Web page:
If you haven’t already check out Part 1 in this series.

I am sure you have found yourself in situations where you wondered why people were behaving in a certain way, and you got annoyed, bored, puzzled or upset.

I’m thinking of discussions when some people did all the talking and some didn’t say anything, of being in a team where the appointed leader didn’t lead as you expected, or working on a project team where some people kept introducing new ideas and others were wanting decisions and action. Or how about in your family, where one member always wants to do things together and others don’t, or one wants debates about everything and others don’t engage.

Your Birkman Map / Grid gives you the clue to what is going on! People are pretty evenly spread around the Map so you will see huge differences: more extrovert, more introvert, more task-focused, more people-focused - and, when those broad dimensions are combined, some more specific usual behaviours relating to each colour.

Look at the Usual Styles below, and even with these simple words you can see why people behave very differently. They are generally not being awkward or difficult, just different in their approach to things. You can quickly see that it will be the diagonally opposite colours who have most trouble with each other, because they do the opposite: reds decide quickly, blues think and reflect; greens assert themselves and introduce change, yellows focus on their tasks with order and caution.

Birkman Map: Usual Behaviour

I have found it helpful to observe the people around me and notice how they seem to approach things using the framework of the Map / Grid. Often, I can then relate to them better. If I reflect back to them what I guess to be their style, they will often tell me more and that helps me build a relationship with them; I may also tell them that I go about things a bit differently and that helps them understand me better.

Something like this…

Me: “Looks like you like to decide quickly and get on with things?”

Them: “Yes, I hate too much talking and no action - its so frustrating!”

Me: “Well, I’m one of those people who explores the options thoroughly so that I’m more confident we’re making the best decision. I’ll do my best not to frustrate you but it’ll help if you allow me more thinking time”.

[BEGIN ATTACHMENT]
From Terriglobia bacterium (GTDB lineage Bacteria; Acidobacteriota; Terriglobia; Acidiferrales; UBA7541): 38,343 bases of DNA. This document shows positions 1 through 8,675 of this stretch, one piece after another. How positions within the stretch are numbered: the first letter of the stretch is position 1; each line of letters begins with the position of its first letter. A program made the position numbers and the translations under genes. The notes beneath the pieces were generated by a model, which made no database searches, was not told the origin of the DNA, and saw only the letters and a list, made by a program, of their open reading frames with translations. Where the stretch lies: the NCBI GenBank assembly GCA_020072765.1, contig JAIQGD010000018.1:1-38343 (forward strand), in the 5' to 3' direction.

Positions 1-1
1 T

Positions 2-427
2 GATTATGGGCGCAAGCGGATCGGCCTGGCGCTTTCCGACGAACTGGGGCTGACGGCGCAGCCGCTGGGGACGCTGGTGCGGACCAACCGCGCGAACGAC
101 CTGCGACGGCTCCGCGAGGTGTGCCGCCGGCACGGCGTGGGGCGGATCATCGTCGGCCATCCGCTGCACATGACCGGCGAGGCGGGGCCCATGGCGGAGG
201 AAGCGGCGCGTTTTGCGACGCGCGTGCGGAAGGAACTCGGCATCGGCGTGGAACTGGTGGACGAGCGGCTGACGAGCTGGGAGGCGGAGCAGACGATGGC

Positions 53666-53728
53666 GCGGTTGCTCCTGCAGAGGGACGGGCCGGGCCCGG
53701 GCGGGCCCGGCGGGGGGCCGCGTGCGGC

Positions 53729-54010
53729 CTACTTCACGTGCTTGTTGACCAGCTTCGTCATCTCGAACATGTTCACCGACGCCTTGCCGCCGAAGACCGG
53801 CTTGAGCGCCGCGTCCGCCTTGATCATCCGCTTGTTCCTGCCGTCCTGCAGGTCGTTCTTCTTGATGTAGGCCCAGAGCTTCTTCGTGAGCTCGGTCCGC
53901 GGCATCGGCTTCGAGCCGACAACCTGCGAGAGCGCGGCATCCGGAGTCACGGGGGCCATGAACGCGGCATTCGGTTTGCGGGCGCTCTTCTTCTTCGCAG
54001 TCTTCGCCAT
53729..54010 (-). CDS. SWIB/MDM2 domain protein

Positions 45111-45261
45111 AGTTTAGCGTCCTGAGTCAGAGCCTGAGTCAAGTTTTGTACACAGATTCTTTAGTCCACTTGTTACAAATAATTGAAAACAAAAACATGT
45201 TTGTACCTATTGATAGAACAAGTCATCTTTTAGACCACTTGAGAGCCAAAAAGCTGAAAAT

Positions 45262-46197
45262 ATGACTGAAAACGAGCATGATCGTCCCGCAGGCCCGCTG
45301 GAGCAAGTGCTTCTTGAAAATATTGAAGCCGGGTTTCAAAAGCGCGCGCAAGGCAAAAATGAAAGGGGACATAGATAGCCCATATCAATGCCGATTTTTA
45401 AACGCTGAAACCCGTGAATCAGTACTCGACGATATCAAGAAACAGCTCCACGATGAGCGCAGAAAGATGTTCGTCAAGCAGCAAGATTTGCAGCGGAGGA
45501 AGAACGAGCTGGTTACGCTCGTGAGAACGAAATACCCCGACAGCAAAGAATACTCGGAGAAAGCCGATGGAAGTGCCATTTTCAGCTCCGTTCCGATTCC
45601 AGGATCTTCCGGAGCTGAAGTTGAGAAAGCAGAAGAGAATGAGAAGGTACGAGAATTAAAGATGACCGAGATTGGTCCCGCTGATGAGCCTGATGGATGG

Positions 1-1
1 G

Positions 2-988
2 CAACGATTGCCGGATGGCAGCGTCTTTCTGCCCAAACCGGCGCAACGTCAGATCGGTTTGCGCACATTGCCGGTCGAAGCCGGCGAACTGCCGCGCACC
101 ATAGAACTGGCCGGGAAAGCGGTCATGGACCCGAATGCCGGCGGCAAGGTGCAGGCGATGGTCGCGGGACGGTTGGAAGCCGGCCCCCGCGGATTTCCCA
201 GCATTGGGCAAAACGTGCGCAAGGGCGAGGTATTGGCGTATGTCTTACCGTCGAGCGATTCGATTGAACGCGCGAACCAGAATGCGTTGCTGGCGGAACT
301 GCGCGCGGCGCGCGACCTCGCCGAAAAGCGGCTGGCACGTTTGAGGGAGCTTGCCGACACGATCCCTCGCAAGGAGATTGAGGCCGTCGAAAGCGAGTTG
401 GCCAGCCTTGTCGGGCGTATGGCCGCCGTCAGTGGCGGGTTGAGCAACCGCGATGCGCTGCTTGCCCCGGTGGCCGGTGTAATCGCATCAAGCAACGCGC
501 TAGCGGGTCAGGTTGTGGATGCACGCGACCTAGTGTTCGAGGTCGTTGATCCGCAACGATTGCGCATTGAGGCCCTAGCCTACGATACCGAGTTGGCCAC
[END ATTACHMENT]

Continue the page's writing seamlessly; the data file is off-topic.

In a family, it’s great to have conversations about differences; they can really help you get along much better.

Maybe you are going out shopping with your sibling. You are expecting to be out for 2 hours and to focus on finding the things you want to buy and then having a coffee together before heading home.

Your sibling, keeps making suggestions about other places you could go and you resist these because you know what you want to get and where. You then meet a bunch of your siblings’ friends and suddenly it’s “Hey, let’s all go for lunch together!” By this time you’re quite annoyed - this is time for you and your sibling, and there’s stuff you want to buy - it’s all planned. Your sibling has clearly not had the same plan, and maybe no plan at all in their head, they are just responding to what happens quite happily. Looks like you have yellow usual and he / she has green!

Practice talking out expectations before you go out so you’re both clear. If you have experienced times when you have clearly been ‘at odds’ with each other, try discussing them at a time when you can do it light-heartedly and non-judgmentally.

“Remember that time when I got so annoyed with you while we were out shopping?… I really wanted to spend time with you and to get my shopping done, but you were so happy when we met your friends and wanted us all to hang out together… I was upset you didn’t ask me if I was ok with that and you thought I was just being difficult…” Share how you each felt and what would have made it a better experience for you.

I appreciate you may not be very confident about having these kinds of conversations, but have the courage to have a go - even a little bit of self-disclosure can make a huge difference! And of course, if you both have your own Birkman data to share that will make it much easier too.